The Water Buffalo rumen has been found to contain a larger population of bacteria particularly the cellulolytic bacteria, lower protozoa and higher fungi zoospores. In addition, higher rumen ammonia nitrogen (NH3-N) and higher pH have been found as compared to those in cattle
The classification of the water buffalo is uncertain. Some authorities list a single species, Bubalus bubalis with three subspecies, the river buffalo (B. bubalis bubalis) of South Asia, the carabao or swamp buffalo (B. bubalis carabanesis) of the Philippines and Southeast Asia, and the arni, or wild water buffalo (B. bubalis arnee). Others regard these as closely-related but separate species.
The swamp buffalo is primarily found in the eastern half of Asia and has 48 chromosomes. The river buffalo is mostly found in the western half of Asia (and in Europe and Africa), and has 50 chromosomes. The two types do not readily interbreed, but fertile offspring can occur. Buffalo-cattle hybrids have not been observed to occur, and the embryos of such hybrids do not reach maturity in laboratory experiments.
Geologically speaking, the Bovidae is much recent group as compared to Cervidae because their members are untraceable in the layers of the earth. The fossil forms of the buffalo provide a definite link between the Indian type and their present extreme representatives and their extinct allies. All Asiatic buffaloes seem to form a closely allied group of species which represent more or less a passage from one variety to another.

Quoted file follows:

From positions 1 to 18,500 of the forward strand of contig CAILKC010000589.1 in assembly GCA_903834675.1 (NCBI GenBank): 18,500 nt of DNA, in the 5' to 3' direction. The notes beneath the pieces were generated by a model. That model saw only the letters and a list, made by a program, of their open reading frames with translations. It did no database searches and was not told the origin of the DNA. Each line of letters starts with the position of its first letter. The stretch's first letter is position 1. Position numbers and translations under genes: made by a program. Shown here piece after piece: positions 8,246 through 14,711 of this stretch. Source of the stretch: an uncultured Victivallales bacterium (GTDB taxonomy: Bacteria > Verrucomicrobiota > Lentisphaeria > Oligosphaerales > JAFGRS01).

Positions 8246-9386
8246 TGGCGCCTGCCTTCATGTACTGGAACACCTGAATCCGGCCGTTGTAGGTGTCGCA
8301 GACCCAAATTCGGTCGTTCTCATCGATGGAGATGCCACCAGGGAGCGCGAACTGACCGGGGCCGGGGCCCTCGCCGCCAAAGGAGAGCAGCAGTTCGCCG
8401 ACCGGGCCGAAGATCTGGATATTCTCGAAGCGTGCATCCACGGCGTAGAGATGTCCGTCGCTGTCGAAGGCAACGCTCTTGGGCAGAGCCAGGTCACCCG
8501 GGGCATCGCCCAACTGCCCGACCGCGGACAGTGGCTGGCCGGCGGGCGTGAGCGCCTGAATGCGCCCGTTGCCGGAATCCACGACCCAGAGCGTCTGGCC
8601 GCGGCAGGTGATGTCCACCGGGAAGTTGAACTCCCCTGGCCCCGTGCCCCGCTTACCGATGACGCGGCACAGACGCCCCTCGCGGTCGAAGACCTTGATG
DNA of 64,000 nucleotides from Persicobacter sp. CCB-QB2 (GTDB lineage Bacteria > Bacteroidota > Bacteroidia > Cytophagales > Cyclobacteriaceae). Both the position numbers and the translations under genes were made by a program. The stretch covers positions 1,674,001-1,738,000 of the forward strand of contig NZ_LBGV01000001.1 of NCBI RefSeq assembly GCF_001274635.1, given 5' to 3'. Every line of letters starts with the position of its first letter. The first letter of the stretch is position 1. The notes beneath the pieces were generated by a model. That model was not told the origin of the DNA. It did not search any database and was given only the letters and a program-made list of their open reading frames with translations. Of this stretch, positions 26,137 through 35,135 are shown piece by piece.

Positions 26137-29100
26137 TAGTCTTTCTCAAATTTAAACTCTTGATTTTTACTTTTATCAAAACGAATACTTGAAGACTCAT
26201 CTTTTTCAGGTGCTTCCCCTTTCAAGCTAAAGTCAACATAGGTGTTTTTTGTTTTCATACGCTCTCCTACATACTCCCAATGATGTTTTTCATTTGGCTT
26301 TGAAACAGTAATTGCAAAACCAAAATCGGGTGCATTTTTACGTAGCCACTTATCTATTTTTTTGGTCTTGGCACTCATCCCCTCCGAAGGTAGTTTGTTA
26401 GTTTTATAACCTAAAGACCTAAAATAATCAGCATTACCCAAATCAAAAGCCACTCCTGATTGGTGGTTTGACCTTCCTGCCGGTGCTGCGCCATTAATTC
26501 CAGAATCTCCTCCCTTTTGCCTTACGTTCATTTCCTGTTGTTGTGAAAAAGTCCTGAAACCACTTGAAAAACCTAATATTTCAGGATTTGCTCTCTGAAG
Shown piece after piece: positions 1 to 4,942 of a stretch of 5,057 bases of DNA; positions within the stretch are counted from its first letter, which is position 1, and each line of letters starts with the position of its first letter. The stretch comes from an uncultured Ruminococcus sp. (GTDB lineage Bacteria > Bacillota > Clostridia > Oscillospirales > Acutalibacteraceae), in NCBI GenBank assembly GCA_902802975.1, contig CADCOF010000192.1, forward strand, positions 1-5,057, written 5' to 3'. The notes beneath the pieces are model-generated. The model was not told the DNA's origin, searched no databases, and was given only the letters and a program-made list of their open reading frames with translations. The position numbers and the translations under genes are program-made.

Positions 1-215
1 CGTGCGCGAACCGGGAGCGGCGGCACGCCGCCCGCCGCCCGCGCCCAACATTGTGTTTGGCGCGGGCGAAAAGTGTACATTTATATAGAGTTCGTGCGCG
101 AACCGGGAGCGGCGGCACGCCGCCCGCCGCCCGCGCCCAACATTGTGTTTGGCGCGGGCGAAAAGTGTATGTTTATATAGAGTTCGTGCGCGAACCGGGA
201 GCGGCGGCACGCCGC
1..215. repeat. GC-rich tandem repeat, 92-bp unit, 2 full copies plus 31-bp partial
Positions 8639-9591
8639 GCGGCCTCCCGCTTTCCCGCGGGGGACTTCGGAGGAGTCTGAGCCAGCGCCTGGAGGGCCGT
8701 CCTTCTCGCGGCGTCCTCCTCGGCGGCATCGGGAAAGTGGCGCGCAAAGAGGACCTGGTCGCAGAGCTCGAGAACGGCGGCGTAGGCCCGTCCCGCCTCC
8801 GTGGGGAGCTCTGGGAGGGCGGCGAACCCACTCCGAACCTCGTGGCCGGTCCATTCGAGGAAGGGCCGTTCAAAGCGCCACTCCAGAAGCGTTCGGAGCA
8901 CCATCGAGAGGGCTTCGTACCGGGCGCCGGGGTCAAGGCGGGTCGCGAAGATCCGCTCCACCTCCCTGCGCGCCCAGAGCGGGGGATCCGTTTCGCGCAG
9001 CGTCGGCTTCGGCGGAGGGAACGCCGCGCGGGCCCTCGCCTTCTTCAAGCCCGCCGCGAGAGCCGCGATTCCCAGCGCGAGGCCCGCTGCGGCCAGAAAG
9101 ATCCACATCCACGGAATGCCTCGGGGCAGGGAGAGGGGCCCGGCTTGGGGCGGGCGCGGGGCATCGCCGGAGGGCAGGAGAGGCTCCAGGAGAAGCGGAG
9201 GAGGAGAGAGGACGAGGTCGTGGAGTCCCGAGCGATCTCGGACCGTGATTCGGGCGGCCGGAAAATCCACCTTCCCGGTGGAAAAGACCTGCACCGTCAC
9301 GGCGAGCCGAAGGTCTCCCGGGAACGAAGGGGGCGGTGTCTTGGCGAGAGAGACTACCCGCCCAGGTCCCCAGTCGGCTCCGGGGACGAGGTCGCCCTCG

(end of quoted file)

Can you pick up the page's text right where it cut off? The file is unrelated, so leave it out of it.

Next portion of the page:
Type Locality: “Habitat in Asia, cultus in Italia”. Restricted by Thomas (1911a:154) to Italy, Rome, but Linnaeus’ (1758) comment indicates Asia (India?).
Distribution: Bangladesh, Burma, Cambodia, India (survives in Assam and Orissa), Nepal, N Thailand, Vietnam, and possibly at least formerly in Laos; domesticated in N Africa, S Europe, and even England, east to Indonesia and in E South America; supposedly feral populations in Sri Lanka, Sumatra, Java, Borneo, Philippines and other parts of SE Asia; feral populations resulting from introductions in New Britain and New Ireland (Bismarck Arch., Papua New Guinea), and Australia. Status: CITES Appendix III (Nepal) as B. arnee (excludes domesticated forms – but see comments below; IUCN Endangered
Average lifespan in captivity: up to 25 years
Water Buffalo ploughing rice fields in Java,Indonesia
Asia is the native home of the water buffalo, with 95% of the world population of water buffalo, with about half of the total in India. Many Asian countries depend on the water buffalo as its primary bovine species. It is valuable for its meat and milk as well as the labour it performs. As of 1992 the Asian population was estimated at 141 million. The fat content of buffalo milk is the highest amongst farm animals and the butterfat is a major source of ghee in some Asian countries. Its success in Asia is evident by its extensive range. Both variants occur in Asia. River buffalo are found in elevations of 2,800 m in Nepal, and swamp buffalo are found throughout the lowland tropics. Part of their success is due to their ability to thrive on poor foodstuffs and yet be valuable economically. Moreover they are much better suited to plough the muddy paddy fields as they are better adapted than common cattle (Bos taurus) to move in swamps.